The photographer who snaps it as it is

by Kaori Shoji

In his teens, photographer Edward Burtynsky worked in the factory of General Motors in his native Ontario. The experience gave him a taste for “seeing large things in a big perspective,” as he describes it. He built his career on stark, amazingly beautiful images of the effects of industry on the environment — to him, the huge, jagged rocks in a massive quarry pit spoke volumes more about the natural world than nature photographs of lakes and forests.

On a promotion trip to Tokyo for “Manufactured Landscapes,” the documentary film inspired by his work, Burtynsky stressed that he had no intentions of making a political statement through photography and the main reason he loved working with director Jennifer Baichwal was because she understood him completely in this respect. “In this movie there’s no obvious rage that comes out at you,” says Burtynsky. “Which is as it should be, for who are we in the developed, industrialized world, to feel rage at what China is doing? They are traveling the same road that all the industrialized nations have come, but because of the immensity of the population and the speed with which they are doing it, everything seems accelerated and blown up.”

The workers depicted in your photographs and this movie have zero individuality. Why is that?

Individual faces didn’t come into the scheme of what we were trying to do. Although I must say that many of the faces I encountered in China were striking, and they really had stories to tell. But for this project, I wanted to avoid portraits, they are not my forte anyway. The film and the photographs are about what industry is doing to the environment. The individual is not the industry, as we all know.

What struck you about the factory workers in the opening scene for instance?

I talked with many, and they were very serious, very dedicated. They didn’t see themselves as victims of progress, they were mainly afraid of losing their jobs, and there were long lines of people waiting to fill any vacancies.

Did you have trouble with the government when shooting these industrial projects? The Three Gorges Dam is highly controversial.

We did encounter some problems but no more than was expected. They saw that we were interested in the dam itself, not the political or controversial side of it. But the Western photographers I met in China couldn’t understand why I wanted to shoot these things when there is much beautiful scenery . . . temples and such.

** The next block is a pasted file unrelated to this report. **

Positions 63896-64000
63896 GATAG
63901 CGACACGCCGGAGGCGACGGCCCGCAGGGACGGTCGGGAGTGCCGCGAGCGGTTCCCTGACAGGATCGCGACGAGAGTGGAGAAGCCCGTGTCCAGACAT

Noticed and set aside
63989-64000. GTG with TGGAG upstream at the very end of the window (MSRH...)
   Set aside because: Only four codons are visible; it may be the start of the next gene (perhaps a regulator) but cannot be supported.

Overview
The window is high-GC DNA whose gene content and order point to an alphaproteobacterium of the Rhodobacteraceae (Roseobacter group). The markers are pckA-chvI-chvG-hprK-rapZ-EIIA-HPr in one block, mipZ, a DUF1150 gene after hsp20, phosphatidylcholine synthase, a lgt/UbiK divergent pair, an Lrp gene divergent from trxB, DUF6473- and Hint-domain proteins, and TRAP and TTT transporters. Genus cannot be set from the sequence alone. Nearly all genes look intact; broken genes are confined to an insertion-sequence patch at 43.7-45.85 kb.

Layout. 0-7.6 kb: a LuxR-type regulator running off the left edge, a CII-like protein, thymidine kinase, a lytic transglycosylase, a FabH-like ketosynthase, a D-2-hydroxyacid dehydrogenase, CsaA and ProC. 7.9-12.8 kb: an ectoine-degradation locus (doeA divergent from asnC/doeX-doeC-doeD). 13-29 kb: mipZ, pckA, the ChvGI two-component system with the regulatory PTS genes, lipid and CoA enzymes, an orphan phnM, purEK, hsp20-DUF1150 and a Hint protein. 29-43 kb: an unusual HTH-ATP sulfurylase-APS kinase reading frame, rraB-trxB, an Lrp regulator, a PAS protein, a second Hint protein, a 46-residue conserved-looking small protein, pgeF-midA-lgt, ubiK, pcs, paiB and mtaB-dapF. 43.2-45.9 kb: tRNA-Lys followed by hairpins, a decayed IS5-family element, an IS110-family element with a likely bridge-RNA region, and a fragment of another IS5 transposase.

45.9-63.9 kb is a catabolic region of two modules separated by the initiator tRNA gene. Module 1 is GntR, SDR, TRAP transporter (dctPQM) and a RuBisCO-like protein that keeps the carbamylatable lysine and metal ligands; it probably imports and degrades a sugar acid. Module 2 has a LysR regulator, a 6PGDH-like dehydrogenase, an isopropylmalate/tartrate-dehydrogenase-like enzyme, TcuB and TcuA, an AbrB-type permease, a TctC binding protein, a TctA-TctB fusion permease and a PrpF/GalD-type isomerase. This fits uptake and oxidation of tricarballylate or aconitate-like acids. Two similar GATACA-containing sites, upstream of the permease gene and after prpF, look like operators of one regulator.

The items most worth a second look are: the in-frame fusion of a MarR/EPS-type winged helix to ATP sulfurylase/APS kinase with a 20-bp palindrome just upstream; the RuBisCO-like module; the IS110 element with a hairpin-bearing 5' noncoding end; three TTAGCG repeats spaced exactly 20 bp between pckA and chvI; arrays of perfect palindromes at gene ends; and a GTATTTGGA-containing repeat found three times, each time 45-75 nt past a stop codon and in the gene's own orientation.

Your depictions of heavy industry are always highly stylish, beautiful, even poetic.

I suppose that’s because I see them that way. I’m not saying these things are beautiful in themselves, or that the world should endorse heavy industry. But the reality is that with each passing year, there’s less to photograph in the natural landscape because all that is being destroyed or altered by industrial projects like the ones you see in this film. That’s an inescapable fact. The job of the artist then, is to offer a different perspective, a different aesthetic. There should be a new standard of beauty because after all, there will be more factories, power plants and so on. We can’t avert our faces and pretend they’re not there. They exist, because we chose them to.

As an artist, what is your mission?

My mission is to present what I see as a modern dilemma. We’re concerned about the Earth and want to keep it safe and clean but at the same time, we’d like to lead better lives, go shopping, etc. This exposes us to a disturbing, uncomfortable contradiction: we want things, but the things we want tend to destroy the environment that we claim to protect. There is no immediate solution as far as I can see. So my job is to reflect all that in the images I create.